I have been organizing tastings regularly for about ten years. The last six years I've been doing this almost exclusively with champagnes from the Champagne Characters program, so I know them pretty well.
There is always a good mix of wine connoisseurs, interested people and absolute newbies among the guests.
On the one hand, it should be noted that the mood that arises spontaneously in the composite group affects the taste (people are happy, relaxed, stressed, annoyed, etc.).
The wine is of course a little different every time, depending on the bottling, maturation, disgorging date etc.
But then there are significant characteristics in some samples that the entire group notices each time (beginners and professionals) and that strongly influence the tasting:
E.g. the acid or wood comes out unpleasantly strong on some days. Stupidly, that was at a rehearsal that I organized on the topic "Champagne in wood". There were many fans of this style, but they didn't like the wines that evening, not even those who buy them regularly!
There is the wine app "When Wine Tastes Best", which is based on the biodynamic calendar, which predicts whether it is a root or leaf day (rather bad) or a flower or fruit day (good days). HERE it is quite well explained.
I think it was even a root day, I also check the app from time to time, but don't act on it, otherwise I wouldn't be able to rehearse at all: the non-ideal days are in the majority! When the app was brand new, I looked in more often, but then it was often the case that it wasn't right, or it all tasted good, including me, even though the day wasn't ideal. So either the app is incorrectly programmed, the calculations are incorrect or there is no correlation. Or the characteristics sometimes come out stronger, sometimes less strongly and / or are mitigated by other positive factors (good mood, etc.).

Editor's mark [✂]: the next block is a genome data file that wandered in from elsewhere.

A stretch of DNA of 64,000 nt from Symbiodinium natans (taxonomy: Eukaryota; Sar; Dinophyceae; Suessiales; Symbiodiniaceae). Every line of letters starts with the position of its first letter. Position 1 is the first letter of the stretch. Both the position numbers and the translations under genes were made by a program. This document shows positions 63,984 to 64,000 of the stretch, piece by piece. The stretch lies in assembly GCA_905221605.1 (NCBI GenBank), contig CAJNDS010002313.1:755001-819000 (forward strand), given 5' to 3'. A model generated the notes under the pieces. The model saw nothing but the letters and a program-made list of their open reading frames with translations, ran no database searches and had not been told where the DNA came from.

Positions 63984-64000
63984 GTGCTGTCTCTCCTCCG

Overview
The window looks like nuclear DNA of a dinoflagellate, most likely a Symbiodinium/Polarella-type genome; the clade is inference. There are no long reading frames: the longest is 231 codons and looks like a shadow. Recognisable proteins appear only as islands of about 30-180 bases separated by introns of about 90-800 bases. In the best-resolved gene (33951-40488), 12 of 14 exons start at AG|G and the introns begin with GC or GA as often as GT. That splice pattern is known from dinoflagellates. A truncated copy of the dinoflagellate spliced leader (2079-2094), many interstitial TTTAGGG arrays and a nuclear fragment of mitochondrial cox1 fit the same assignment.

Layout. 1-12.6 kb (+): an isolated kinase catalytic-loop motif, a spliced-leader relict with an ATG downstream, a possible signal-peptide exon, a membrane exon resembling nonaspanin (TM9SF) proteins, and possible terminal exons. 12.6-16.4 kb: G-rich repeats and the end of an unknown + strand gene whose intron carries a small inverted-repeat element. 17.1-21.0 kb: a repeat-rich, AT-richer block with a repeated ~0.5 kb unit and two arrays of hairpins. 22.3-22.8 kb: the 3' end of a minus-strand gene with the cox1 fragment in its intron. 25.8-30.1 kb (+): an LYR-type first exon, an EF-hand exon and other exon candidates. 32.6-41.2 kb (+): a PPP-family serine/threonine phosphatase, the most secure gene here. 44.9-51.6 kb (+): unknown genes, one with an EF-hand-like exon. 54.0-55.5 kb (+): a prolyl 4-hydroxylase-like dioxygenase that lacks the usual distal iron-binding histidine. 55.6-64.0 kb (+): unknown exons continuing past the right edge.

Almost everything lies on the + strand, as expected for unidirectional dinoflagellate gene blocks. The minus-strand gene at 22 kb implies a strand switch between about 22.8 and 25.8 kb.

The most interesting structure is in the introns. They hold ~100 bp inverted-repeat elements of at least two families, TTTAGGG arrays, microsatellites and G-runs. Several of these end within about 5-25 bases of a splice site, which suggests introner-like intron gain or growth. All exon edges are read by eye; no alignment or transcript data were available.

A tasting was also stupid, I always call it "fat bread", there is only lush champagne, matured forever, higher dosages etc. On this day everything tasted "light" and everyone was disappointed. I also experienced it that way and then felt a little helpless because I knew the wines myself differently but couldn't do anything else.
On another evening I thought to do something good for the guests and served some of the lavish representatives towards the end and that day everything came out so lusciously that almost everyone said, "It doesn't work, much too powerful ..."
Then there are days when the fruit comes out particularly well, those are the days when I sell a lot of bottles after tasting. Once it was so intense that everyone felt really foggy, the taste experience was so enchanting. This sample took place again the next day and the day after that with the same wines (I always do my XXL samples 3 times in a row). The level is actually almost always three times completely different (also from the favorites).
These were all extreme examples now, most of the time the tastings are what I would say "normal", i.e. the guests have different favorites and the experiences coincide with what I have heard in other rehearsals. Thank goodness otherwise I couldn't give any recommendations at all :)
What concerns me now:
With the new distance rules, I find that the champagne tastes different in the vaulted cellar than in the living room above (at the moment it is always divided into 2 groups). I'm not going to go into the famous aircraft situation that everyone knows (HERE for those interested). But I was a little surprised that the difference in my space is so serious.